• Find a way of heating the beds for at least an hour before you turn in. Large smooth stones work well as do their modern equivalent, hot water bottles.
  • Don’t use pure cotton sheets in the winter, they don’t hold the heat, go for brushed cotton or even fleece which is really warm.
  • Make sure you have the fuel and supplies you need on hand, preferably in or very close to the house. Constantly going in and out not only chills you but cools the house down as well.
  • Eat properly. Gnawing on a lettuce leaf may be the modern way but in cold weather, you need food with more substance. Soups, stews and casseroles are simple to cook on a range or open fire and provide the energy needed for an off-grid lifestyle.

I think that’s about it Tess. Most of these things are common sense, but I do think people often tend to overlook the obvious. Living off-grid is a purer way of life, a cleaner way of life, but you spend a good proportion of your time planning for things that are months away, because everything takes so much longer to do.

Much of what was everyday normal for me, and for many others my age now has to be learned because there have been so many developments. My lifestyle was in many ways identical to the lifestyle of my mother and grandmother, and their grandmothers before them, but that’s not the case now. Self-sufficiency does not come naturally to most people these days.

Listen to me carrying on, I’m getting to be a right old wind-bag aren’t I? I hope to hear from you soon Dear, love to the family.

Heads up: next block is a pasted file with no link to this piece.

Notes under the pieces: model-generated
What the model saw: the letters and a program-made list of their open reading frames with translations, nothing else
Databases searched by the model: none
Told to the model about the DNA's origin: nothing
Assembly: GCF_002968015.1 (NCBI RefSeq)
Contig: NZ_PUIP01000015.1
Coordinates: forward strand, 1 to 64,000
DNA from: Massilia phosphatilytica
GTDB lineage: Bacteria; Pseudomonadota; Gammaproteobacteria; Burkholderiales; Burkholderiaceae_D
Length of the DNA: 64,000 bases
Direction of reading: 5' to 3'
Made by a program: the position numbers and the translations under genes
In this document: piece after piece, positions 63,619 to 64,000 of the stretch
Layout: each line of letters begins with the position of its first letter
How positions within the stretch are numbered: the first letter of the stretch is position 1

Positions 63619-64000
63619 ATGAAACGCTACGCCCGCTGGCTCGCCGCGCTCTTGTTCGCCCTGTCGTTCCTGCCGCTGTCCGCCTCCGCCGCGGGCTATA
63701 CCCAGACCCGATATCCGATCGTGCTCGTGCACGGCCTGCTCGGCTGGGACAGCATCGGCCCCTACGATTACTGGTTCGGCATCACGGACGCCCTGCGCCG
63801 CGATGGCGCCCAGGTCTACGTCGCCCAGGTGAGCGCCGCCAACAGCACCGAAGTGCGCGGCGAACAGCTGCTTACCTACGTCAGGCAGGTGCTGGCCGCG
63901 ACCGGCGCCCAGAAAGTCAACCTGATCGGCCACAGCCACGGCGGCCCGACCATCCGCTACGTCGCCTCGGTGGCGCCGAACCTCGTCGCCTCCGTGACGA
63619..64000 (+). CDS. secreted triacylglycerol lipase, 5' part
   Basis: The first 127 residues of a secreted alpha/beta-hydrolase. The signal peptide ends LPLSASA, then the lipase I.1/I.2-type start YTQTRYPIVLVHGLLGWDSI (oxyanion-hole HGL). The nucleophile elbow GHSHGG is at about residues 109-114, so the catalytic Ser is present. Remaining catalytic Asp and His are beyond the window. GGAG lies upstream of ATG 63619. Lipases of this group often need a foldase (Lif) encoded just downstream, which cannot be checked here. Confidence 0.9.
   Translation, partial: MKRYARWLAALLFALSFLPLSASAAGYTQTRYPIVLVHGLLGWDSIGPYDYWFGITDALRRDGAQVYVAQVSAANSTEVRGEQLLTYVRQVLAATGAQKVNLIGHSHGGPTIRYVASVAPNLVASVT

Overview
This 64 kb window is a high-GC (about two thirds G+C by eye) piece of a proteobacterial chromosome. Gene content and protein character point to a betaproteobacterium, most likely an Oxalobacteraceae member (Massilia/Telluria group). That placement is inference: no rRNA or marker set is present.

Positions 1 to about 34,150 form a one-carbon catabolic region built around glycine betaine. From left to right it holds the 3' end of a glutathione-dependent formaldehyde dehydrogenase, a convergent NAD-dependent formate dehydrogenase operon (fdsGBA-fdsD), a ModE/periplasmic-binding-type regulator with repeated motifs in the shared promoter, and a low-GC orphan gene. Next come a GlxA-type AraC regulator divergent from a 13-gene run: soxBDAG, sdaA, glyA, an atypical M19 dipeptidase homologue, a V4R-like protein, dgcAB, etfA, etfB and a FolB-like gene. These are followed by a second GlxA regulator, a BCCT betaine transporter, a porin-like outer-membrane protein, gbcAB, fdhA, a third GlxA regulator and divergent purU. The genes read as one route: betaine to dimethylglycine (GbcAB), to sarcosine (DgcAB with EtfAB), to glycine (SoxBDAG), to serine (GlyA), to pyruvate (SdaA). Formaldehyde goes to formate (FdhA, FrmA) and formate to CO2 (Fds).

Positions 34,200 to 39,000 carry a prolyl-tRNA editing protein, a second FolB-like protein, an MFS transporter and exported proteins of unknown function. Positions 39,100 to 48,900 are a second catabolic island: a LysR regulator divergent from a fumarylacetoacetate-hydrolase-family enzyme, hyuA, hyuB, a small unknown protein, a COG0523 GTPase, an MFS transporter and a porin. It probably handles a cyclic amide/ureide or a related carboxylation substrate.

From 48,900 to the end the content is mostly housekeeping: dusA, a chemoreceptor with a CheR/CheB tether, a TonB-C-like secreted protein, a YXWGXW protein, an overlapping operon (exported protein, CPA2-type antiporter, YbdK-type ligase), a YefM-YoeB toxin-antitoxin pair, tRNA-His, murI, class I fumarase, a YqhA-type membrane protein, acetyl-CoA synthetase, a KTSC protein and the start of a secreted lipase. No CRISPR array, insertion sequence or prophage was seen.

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Contributed by Granny Spear of Ready Nutrition.

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3 thoughts on “How We Kept The Cottage Warm in Winter

  1. Ice on windows works well as insulation when temps are well below 32. : )

    We had a nice fan [regular fans] network set up in our log cabin to distribute the heat from the massive, might as well have been, possibly was cast iron, wood stove. Sure can related to leaving doors [front & back same time] open at times so we did not cook, or burn down the place.

    By word of mouth & trial & error we learned many things over our ten years.

    Our cozy [read: POS 892 sq ft log (only)] cabin just off the lake in Tahoe Vista was about as rustic [yeah, like the crap ones built in a jif in the ‘frontier days’] as possible.

    We were not ‘off grid’ so we were, fortunately, able to leave the electric oven on/open as a heat source when we could not afford wood. Yes, well before the days of President “prices of electricity must necessarily skyrocket” Øsurper.

    OK, enough ‘beer memories’ of the good old days – time to feed the dogs.

  2. Lived in so many modern houses where the walls where ice cold in the winter. My Grandmas house was an old type house and if you pulled a box out of the unused bedroom’s closet it would NOT be cool to the touch.

  3. I put a barrel stove in a fireplace & lined the chimney with 6″ stovepipe. Man, that threw heat & the brick of the fireplace radiated the heat, too. I still have my Grandma’s old Monarch range. Going to restore it someday before I die. I hope